A recent report from eBay sheds some new light on its payments arm, set to go solo later this year.
The e-retailer owns about 10% of the tablet market with its Kindle Fire, and it just debuted its Amazon Fire TV set-top box for video streaming. Is a smartphone Amazon's next hardware foray? Mobile industry observers say it's a "highly credible rumor," and add that an Amazon-branded smartphone could potentially increase Amazon's mobile commerce sales.
The mobile industry is abuzz about Amazon.com Inc. launching an Android smartphone in June, expanding its hardware line-up that now includes multiple versions of the Kindle Fire tablet along with the new Amazon Fire TV set-top box for video streaming and the new Amazon Dash, a hand-held device with bar code scanning and voice recognition technologies that’s used to replenish items via the AmazonFresh grocery delivery service.
"The Amazon smartphone is a highly credible rumor," says Avi Greengart, research director for consumer devices at Current Analysis Inc., a mobile hardware and telecommunications research and consulting firm. Amazon.com did not respond to a request for comment.
The buzz suggests the Amazon smartphone may include 3-D technology. Integrating the voice recognition technology from the Fire and the Dash also is a possibility. "3-D would be a differentiator, but likely will have little impact beyond giving Amazon smartphone users something to show off to friends," Greengart says. "The newest glasses-free 3-D technologies create a remarkable facsimile of depth, but to date 3-D has not been proven to sell smartphones, cameras, gaming systems or televisions. 3-D can be fun, but I'm deeply skeptical that, by itself, it is something that will generate sales."
While 3-D might not generate sales of an Amazon smartphone, Amazon would surely expect its own branded smartphone to generate mobile commerce sales of digital and physical merchandise for Amazon.com, mobile experts say.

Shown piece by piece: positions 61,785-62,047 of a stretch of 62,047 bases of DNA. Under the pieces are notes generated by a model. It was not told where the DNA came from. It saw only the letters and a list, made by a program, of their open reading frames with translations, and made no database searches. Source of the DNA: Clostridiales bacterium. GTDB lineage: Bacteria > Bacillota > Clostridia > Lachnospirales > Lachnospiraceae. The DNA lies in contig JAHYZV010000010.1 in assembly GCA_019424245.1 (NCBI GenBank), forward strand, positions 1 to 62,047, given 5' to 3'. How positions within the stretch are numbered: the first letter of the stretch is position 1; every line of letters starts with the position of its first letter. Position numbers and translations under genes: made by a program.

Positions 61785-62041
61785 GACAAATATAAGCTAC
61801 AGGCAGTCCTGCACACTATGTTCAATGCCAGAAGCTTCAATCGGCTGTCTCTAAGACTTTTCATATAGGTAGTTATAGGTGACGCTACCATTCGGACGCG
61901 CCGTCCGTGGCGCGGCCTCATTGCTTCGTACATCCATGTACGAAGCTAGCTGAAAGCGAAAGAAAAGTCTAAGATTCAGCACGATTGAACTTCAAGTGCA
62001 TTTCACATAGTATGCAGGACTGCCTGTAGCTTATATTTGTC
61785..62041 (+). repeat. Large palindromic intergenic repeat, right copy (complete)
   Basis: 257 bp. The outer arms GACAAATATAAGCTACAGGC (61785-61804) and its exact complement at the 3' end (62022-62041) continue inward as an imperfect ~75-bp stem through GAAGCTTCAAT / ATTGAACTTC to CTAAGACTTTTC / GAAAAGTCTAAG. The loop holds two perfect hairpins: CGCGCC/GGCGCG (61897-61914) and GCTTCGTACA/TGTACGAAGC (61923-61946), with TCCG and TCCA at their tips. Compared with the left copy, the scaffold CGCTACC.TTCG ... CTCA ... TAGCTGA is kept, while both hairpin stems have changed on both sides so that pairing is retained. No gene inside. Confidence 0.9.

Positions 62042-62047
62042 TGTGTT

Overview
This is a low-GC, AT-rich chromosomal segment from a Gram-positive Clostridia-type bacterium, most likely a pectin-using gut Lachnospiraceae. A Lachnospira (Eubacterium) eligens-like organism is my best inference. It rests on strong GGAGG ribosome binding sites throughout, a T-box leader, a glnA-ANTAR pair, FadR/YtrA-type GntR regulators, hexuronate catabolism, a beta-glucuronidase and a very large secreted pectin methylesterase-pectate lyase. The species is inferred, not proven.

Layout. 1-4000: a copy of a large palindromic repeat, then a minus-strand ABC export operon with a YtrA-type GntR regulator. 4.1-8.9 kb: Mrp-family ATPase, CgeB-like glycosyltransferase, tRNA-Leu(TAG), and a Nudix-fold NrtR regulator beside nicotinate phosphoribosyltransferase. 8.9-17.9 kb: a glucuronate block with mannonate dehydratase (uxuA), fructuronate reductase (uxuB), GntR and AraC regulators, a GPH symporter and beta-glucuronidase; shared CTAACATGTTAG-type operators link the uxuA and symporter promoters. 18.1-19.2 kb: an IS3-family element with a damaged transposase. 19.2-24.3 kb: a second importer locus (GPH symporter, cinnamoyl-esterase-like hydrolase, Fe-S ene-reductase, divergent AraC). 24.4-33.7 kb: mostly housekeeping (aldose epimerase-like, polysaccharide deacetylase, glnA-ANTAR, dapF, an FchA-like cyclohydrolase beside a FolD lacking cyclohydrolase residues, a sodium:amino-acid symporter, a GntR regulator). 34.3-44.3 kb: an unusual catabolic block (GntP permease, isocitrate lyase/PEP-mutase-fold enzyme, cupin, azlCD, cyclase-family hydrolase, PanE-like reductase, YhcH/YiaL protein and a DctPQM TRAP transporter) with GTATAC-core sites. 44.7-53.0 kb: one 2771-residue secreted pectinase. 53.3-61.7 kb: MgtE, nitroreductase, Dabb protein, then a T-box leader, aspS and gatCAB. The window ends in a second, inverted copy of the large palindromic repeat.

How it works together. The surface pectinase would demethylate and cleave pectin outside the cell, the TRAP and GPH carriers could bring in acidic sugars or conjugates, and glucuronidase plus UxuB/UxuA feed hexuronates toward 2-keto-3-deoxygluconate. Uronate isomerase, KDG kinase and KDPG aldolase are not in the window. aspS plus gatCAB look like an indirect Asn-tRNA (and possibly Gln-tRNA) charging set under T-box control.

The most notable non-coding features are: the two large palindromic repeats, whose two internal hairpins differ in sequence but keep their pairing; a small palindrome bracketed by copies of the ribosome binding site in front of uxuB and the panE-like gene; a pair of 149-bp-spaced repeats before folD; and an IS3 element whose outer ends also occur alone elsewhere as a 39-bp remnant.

"Amazon won't pin its business strategy’s success on its own branded hardware products," says Harry Wang, director of mobile research at Parks Associates, a technology research and consulting firm. "But owning its own hardware serves several strategic advantages: It enhances branding visibility, retains more loyal customers, better integrates Amazon services and shopping apps with hardware, and gains some leverage with digital content providers, merchants and partners. Overall, Amazon is trying to use hardware to improve consumer perception of the Amazon experience in order to drive revenue growth."
Wang adds that he doesn't expect an Amazon smartphone to gain significant market share, nor does he think Amazon itself would be banking on major smartphone market share, at least in the near term.
"The smartphone market is already highly competitive in developed markets," Wang says. "Amazon can price its smartphone at a very affordable price in order to attract replacement buyers. But otherwise, it will be a tough battle for the e-commerce giant."
Julie A. Ask, a vice president and principal analyst at Forrester Research Inc., says the biggest question is: Why would someone want an Amazon smartphone?
"Consumers today need a number of core and truly excellent sub-platforms on their smartphones: location, wallets, communication, social media, entertainment, commerce and others. Amazon can check a few of these boxes, but not all of them. In my 12 years as a mobile analyst, I can't remember any niche model working—not the Facebook or MS Kin social phones nor the Nokia Ngage gaming phone."
However, Amazon already has a technology, wholly unique in the realm of mobile, that could make an Amazon smartphone really stand out, Greengart says. That would be the Mayday button on its Kindle Fire HDX tablets. A user simply presses the button to be connected for free to an Amazon expert, who appears live onscreen and can co-pilot the user through any tablet feature by drawing on the user's screen, walking her through how to do something herself, or doing it for her. Mayday is available 24/7, 365 days a year.
"Mayday on a smartphone could be very, very interesting," Greengart says. "It could make Amazon's phone the best smartphone for technophobes. Further, Amazon could expand Mayday technical support to help people shop Amazon. Press Mayday for a live sales rep who can help you place your order for aDVDplayer or a lawnmower."